School fights going viral. Students, embarrassed and ashamed to go to school, is it a form of entertainment? Can it be stopped? We ask for solutions to a negative growing trend.
"I just like watching the video fights, I’m not going to lie,” says one student.
"Why do you like it?" asked Nolan.
"I don't know, I just like it," says one student.
"Stop putting so much attention on it."
“We all going to watch it, we all going to laugh, and show it to our friends, because that's just what we do."
"Somebody bring it to you, just stop it, don't show it to somebody else."
"there's nothing you can do about it, other than prosecute the people that are putting out the video, really their not guilty of anything I guess, as long as you have social media, I don’t think there is going to be a cure for it, " says Tyler Parrish, student at Northview High School.
"You become a finger pointer, a victim so to speak, it's sad, .and once it's on the web these other websites have access to it, and for profit," says Kris Doss with the Healthy You Initiative.
"I see them like once a week, on Facebook, on Twitter, you can get them on Vine on Instagram, you see them everywhere, it's just what people do."
"To get all these likes, at the cost of what?" says Kris Doss with the Healthy You Initiative.
"it makes a person feel good, saying oh so many people like my page, .because everyone want to feel important, yet they don't understand the lives that they are hurting, by putting these things out here that aren't going anywhere...you can pull it up, and share it all across the world, and people don't understand what this is doing to people's lives," says Kris Doss with the Healthy You Initiative.
"If you have no respect for that person, then yes you are going to press send, but if you do have respect for them, then you will say no I don't need to post that," says Courtney Bass, student at Headland High School.
"Anybody can record a fight, but like, whatever you believe, or whatever your morals are, is what's going to cause you to press send," says Angela Flowers, student at Carroll High School.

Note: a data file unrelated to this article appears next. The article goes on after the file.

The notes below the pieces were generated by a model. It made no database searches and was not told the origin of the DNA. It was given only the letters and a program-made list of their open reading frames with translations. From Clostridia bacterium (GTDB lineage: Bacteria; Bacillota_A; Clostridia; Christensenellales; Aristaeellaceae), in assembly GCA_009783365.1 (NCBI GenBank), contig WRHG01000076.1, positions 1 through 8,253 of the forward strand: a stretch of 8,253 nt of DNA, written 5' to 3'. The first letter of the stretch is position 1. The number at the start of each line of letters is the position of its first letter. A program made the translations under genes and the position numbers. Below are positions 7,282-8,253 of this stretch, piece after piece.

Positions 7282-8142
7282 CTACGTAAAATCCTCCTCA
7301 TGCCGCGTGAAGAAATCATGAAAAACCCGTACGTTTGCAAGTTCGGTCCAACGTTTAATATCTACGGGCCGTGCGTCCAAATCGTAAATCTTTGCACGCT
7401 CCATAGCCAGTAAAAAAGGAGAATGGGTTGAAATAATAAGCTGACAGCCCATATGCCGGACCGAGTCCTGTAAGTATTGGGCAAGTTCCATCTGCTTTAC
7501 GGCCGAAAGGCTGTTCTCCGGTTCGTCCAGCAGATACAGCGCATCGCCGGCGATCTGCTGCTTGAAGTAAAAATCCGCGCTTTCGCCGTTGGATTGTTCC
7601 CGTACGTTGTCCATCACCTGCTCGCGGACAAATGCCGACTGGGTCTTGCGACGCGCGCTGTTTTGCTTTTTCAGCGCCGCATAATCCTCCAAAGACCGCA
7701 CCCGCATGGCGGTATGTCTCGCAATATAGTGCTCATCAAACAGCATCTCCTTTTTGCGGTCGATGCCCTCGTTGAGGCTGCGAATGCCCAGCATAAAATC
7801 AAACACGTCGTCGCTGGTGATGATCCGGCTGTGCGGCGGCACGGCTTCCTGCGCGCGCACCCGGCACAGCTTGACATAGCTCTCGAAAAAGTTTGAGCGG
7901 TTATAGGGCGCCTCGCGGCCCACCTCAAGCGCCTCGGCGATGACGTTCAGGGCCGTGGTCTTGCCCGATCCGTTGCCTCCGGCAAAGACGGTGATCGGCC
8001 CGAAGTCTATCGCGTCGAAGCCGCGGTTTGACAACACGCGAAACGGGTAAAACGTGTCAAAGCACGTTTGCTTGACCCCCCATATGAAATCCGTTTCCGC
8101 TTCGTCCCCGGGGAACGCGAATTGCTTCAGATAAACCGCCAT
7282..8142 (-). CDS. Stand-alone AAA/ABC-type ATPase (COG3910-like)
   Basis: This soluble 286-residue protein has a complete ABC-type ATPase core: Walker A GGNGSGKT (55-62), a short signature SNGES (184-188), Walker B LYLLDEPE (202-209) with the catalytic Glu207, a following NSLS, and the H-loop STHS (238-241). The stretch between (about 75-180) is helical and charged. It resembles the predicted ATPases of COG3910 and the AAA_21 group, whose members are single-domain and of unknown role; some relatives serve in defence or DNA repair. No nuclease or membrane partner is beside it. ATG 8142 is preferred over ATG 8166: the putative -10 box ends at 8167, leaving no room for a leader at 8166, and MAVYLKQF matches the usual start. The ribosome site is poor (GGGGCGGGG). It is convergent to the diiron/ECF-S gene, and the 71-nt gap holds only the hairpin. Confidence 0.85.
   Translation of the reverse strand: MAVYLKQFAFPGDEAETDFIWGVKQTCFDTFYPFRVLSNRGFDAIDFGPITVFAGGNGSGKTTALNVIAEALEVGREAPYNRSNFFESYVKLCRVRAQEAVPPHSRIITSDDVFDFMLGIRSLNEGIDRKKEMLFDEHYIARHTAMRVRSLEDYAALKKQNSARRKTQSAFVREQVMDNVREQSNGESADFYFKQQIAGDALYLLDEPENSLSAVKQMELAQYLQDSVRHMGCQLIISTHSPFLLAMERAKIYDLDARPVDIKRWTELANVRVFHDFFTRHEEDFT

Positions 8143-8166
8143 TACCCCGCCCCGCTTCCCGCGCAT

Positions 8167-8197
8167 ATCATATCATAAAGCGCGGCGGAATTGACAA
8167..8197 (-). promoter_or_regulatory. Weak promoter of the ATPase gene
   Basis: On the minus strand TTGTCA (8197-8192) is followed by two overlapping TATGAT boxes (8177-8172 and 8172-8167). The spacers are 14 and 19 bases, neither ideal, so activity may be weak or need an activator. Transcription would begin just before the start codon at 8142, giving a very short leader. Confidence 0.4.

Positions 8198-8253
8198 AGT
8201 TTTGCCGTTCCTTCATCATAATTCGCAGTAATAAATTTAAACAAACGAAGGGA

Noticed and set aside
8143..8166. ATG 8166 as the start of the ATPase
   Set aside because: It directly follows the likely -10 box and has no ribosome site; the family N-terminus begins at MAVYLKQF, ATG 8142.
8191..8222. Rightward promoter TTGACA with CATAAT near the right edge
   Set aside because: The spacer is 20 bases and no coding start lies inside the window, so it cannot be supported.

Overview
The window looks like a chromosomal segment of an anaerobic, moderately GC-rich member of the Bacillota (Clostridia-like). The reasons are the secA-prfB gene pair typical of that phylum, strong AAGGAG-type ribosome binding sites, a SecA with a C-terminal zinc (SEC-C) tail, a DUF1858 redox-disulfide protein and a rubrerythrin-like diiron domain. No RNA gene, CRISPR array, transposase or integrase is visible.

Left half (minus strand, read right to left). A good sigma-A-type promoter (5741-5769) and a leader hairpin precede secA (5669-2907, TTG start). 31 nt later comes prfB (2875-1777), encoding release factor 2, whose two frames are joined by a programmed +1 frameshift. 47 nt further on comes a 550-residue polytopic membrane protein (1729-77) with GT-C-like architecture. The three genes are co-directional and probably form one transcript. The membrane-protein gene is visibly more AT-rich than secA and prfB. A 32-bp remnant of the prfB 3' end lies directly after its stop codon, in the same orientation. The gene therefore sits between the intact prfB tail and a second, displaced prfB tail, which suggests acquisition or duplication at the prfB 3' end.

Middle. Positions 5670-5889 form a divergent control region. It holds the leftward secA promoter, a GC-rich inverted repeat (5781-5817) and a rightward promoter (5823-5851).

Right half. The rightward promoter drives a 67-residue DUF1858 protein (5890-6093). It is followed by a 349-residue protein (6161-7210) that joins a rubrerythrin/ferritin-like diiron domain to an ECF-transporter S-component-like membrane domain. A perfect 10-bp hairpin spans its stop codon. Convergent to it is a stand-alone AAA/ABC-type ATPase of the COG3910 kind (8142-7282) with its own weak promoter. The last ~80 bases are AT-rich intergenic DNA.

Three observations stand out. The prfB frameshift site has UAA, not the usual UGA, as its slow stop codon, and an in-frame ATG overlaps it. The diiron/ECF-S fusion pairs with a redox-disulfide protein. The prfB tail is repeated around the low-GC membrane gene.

"they take these pictures of fights, you know it used to be a time, where the fight could happen on the other end of the school and it takes you a whole day to get it, now, it's a push of a button and now everybody knows it, and now that kid has to walk around with their head hanging down.
With cyber bullying and with the video problems, the thing is the cameras are not the problem, the computers not the problem, the iPad is not the problem, it's the people who are behind the camera, those are the ones with the issue, because it's faster, it's way more quicker," says Doss.
"if somebody could just sit there, and watch and one person is being attacked, or hurt by somebody else, no matter what even if it's defense, you shouldn't record that, you shouldn't record someone else being harmed, because you wouldn't feel the same way, they wouldn't be laughing if that was them." Says Joshua Britt, student at Northview High School.
"People have the choice, whether they post it, whether they put it out there, whether they are in the situation. Show them what the real consequences are and make sure people see...you have to let them know, you almost have to make that public more so than the fight," says Jack Stansell, student at Dothan High School.
"Quit talking about it, and let's do something about it," says Doss.
"If we put a fight video up, everybody's going to see that video, so if we, stop putting videos up, stop recording them, stop following the entertainment, and everything that is negative. And more positive things are entertained, them it will be better for everybody, worldwide," says Joshua Britt, student at Northview High School.
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